Ex-Stereopony’s Aimi is Back Again

One of the first Japanese bands I took an interest in was pop/rock three piece Stereopony. Back at that point, I wasn’t paying much attention to the Japanese music scene and discovered them due to their song being the theme to a (mediocre) anime, the sequel to Darker than Black. Stereopony was also the first band I saw in Japan (which you can read about in this old post).

After they broke up, the frontwoman Aimi did some acoustic shows here and there. Next, she had a big build up as a solo project, with a song as the theme to a play and one headliner concert. The music was pretty similar to what she had written for Stereopony. But after that, her solo career ceased as quickly as it began.

Next, she teamed up with guitarist Arai from serial TV drama to make a zombie-themed hard rock band called Alice in Underground. They released a couple singles and played shows before ceasing all activity without even an announcement.

Now, Aimi’s back again. This time with a pop solo project. She has her first gig coming up next month, and today she released a YouTube video with partial demos of two tracks. On first listen, this is my least favorite of her work so far, but I’m remaining cautiously optimistic.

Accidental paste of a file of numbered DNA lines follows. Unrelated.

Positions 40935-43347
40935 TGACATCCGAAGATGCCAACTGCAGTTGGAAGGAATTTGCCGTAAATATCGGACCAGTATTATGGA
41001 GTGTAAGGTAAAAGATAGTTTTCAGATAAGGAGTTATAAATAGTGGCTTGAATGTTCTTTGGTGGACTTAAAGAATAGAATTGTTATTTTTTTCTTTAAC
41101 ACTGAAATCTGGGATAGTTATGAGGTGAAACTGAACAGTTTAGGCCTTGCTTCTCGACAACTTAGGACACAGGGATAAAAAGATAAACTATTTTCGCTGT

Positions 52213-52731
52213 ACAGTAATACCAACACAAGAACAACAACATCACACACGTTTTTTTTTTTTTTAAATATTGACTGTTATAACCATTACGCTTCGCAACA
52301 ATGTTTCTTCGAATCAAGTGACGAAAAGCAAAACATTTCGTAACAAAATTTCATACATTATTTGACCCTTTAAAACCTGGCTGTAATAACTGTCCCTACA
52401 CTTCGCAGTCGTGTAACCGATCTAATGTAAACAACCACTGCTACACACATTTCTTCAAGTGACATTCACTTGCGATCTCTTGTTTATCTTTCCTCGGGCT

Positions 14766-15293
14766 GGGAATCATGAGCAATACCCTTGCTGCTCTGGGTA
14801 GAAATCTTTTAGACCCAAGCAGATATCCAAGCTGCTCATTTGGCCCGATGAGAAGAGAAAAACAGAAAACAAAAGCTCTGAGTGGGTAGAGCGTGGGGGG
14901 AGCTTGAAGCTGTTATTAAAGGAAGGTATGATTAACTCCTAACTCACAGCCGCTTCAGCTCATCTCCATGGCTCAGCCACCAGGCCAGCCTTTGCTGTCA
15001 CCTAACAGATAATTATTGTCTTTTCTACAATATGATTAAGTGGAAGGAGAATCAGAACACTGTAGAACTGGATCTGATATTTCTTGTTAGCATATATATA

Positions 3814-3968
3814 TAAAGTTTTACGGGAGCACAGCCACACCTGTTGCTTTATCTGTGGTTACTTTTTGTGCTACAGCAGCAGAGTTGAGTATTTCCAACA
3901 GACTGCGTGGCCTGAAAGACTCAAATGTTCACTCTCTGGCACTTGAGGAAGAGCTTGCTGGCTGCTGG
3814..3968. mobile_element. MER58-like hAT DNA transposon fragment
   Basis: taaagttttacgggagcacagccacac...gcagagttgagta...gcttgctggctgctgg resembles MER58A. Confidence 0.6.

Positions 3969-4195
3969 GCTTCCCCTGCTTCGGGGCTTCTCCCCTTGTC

The Garage Rock Boys from Hokkaido: The Hungry Rugrat

It’s no secret that these days I listen mostly to female vocal bands. That just makes it even more exciting whenever I find a rocking group with a guy on the mic. The other day I had the pleasure of seeing The Hungry Rugrat, a four-piece band hailing from the northern island of Hokkaido, who took the stage dressed in sneakers and sports coats. With a clear influence from UK garage rock and post-punk revival, The Hungry Rugrat dishes out a great familiar sound without feeling too derivative. I love the way the vocals flow, half spoken, half sung. One of the biggest nitpicks I have with Japanese bands is they just try too fit too many syllables into a phrase. Japanese is wordy, but can really make for excellent streams of sound when the songwriter fits the words to the music. They also have a way of making the lead guitar mirror the vocal line work, a musical feature that I usually dislike. Everything is simple and tight and just works. Check out this video from their first minialbum Te (手), a 5-track CD released earlier this year with no mediocre songs in sight.